Skip to main content Skip to office menu Skip to footer
Capital IconMinnesota Legislature

Legislative News and Views - Rep. Brian Johnson (R)

Back to profile


Friday, May 26, 2017

Rep. Brian Johnson supported historic tax and transportation bills which highlight the 2017 legislative achievements

ST. PAUL, MN—On Friday, the Minnesota House of Representatives and Senate concluded the special session, passing the final bills that comprise the 2018-2019 biennium budget. In all, the Legislature passed seven bills during special session: Taxes, Transportation, State Government, Health and Human Services, K-12 Education, Bonding, and Labor Standards.

“Middle-class tax relief for families, seniors, farmers and our local businesses was an important priority this year, and I am pleased we were able to reach an agreement on the largest tax relief package in nearly twenty years,” said Rep. Brian Johnson, R-Cambridge. “What’s more, we also invested more money in our schools, funded road and bridge improvements without a harmful gas tax increase, and implemented a number of meaningful reforms. I am glad we got our work completed, investing in our shared priorities and returning money to the hardworking taxpayers of Minnesota.”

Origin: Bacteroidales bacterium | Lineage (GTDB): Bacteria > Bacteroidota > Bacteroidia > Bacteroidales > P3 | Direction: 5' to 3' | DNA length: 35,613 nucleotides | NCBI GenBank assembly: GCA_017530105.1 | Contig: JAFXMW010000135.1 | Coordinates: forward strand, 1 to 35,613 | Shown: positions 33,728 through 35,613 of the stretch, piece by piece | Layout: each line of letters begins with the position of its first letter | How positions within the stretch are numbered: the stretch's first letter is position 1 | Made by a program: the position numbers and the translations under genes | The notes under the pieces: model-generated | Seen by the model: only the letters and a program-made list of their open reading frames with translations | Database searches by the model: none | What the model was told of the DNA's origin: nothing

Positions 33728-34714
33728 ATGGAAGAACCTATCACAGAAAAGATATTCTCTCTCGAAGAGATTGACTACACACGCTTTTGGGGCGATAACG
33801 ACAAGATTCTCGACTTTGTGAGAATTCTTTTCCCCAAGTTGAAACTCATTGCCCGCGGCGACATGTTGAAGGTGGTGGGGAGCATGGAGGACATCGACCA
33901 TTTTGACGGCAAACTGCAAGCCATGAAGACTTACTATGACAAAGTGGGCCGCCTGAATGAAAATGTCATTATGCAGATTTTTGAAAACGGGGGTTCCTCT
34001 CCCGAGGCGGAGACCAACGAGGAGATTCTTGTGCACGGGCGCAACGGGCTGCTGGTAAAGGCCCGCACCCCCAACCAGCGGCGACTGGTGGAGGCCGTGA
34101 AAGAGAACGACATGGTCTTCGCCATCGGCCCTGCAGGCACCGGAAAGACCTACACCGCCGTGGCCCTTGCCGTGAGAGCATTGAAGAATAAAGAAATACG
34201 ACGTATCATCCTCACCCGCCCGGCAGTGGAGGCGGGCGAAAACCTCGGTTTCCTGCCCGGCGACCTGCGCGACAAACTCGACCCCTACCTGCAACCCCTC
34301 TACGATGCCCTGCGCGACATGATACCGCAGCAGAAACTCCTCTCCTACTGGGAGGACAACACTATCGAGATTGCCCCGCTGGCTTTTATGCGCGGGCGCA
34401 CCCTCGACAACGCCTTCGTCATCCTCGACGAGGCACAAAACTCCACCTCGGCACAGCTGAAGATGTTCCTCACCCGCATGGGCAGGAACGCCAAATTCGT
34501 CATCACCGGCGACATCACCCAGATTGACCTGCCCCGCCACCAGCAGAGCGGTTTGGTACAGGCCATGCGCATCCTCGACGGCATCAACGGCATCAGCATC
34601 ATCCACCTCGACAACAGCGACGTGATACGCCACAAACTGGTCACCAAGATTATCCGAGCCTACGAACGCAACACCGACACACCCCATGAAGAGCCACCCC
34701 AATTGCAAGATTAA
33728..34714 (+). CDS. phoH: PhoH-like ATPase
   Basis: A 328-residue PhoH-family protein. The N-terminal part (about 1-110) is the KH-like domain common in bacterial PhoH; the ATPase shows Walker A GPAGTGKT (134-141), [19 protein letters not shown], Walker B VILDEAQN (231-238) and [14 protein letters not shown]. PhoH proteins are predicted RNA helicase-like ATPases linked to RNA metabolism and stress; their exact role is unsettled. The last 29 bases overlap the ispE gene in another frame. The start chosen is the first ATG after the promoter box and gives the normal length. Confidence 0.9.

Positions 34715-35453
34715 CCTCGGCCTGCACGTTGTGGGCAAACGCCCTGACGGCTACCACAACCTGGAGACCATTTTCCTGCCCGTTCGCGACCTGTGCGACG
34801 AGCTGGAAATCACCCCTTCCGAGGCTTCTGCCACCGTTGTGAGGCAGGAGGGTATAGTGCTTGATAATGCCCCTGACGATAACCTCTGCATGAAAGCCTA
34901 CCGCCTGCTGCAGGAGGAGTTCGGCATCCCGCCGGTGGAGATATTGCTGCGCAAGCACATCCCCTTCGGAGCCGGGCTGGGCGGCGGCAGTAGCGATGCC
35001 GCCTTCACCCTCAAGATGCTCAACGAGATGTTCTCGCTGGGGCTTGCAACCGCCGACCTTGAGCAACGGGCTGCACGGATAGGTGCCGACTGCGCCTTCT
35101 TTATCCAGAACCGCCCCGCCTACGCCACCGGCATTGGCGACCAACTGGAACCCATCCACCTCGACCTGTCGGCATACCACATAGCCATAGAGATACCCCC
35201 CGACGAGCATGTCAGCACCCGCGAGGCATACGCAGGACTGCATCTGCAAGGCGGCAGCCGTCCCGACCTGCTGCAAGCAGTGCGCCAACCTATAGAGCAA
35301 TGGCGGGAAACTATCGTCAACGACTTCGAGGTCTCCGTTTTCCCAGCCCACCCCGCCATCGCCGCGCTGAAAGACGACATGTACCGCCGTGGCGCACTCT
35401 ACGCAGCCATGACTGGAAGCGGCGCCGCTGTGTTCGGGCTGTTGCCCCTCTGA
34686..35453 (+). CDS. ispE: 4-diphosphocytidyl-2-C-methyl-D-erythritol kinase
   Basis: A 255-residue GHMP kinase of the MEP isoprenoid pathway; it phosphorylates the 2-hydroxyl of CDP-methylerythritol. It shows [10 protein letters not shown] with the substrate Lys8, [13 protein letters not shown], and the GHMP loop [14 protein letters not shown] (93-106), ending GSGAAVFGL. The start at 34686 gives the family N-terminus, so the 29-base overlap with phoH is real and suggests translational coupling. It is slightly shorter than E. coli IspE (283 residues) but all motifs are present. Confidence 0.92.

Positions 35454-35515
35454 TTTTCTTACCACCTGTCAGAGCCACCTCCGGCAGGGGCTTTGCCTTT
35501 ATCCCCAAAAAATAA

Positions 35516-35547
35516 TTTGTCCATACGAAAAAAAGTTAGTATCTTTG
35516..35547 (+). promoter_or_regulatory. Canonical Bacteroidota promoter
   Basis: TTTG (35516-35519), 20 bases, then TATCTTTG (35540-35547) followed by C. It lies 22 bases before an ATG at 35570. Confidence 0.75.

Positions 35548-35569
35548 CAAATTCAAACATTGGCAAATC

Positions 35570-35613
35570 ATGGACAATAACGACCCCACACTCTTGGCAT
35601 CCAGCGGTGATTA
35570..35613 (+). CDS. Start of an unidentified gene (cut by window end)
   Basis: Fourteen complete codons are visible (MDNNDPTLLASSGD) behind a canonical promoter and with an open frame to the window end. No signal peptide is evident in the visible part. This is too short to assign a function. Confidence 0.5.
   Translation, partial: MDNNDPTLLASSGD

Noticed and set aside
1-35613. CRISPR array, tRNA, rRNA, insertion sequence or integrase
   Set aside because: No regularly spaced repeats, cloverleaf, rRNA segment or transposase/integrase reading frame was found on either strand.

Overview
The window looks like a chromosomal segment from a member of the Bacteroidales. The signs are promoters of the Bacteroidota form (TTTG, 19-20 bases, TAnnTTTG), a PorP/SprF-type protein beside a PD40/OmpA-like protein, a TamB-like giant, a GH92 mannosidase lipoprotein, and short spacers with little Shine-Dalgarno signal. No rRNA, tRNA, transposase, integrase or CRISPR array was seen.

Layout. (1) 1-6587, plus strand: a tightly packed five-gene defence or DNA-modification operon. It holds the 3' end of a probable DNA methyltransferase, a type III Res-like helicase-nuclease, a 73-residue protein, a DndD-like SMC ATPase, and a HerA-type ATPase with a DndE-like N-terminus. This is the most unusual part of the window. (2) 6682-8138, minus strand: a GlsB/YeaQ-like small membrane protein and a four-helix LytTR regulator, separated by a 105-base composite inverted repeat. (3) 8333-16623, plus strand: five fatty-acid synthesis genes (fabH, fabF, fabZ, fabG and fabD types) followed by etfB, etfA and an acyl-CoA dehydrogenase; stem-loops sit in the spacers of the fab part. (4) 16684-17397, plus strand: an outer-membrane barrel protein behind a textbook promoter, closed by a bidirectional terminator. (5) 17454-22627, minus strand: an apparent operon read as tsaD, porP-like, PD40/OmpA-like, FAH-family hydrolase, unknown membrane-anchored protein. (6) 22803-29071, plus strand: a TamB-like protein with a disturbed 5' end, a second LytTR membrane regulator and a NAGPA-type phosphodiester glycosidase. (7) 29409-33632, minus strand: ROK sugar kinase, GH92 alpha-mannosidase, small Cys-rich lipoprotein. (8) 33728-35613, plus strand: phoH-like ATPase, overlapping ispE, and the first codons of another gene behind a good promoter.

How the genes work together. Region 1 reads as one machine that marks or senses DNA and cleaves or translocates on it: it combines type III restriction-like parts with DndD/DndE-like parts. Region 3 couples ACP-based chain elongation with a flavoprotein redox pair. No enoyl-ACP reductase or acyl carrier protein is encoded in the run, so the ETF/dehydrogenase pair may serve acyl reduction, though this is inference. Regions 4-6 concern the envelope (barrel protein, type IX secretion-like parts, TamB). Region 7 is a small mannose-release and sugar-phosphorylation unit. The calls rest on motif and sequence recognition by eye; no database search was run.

The Republican-led tax bill will mean more than $650 million in tax relief—the largest tax cut in nearly two decades—for Minnesota families in the 2018-2019 biennium and three-quarters of a billion dollars in tax relief in the 2020-2021 biennium. It includes relief for seniors on social security, college graduates with student loan debt, and property tax relief for farmers and Minnesota businesses. In addition, Republicans championed and the legislature approved the largest investment in road and bridge infrastructure in a state history without an increase in the gas tax or license tab fees.

During regular session, the Legislature passed budget bills for Public Safety, Higher Education, Jobs & Energy Affordability, Agriculture, and Environment and Natural Resources. Altogether, the Legislature is sending ten budget bills, a $995 million bonding bill, a labor standards bill to the governor’s desk for his signature.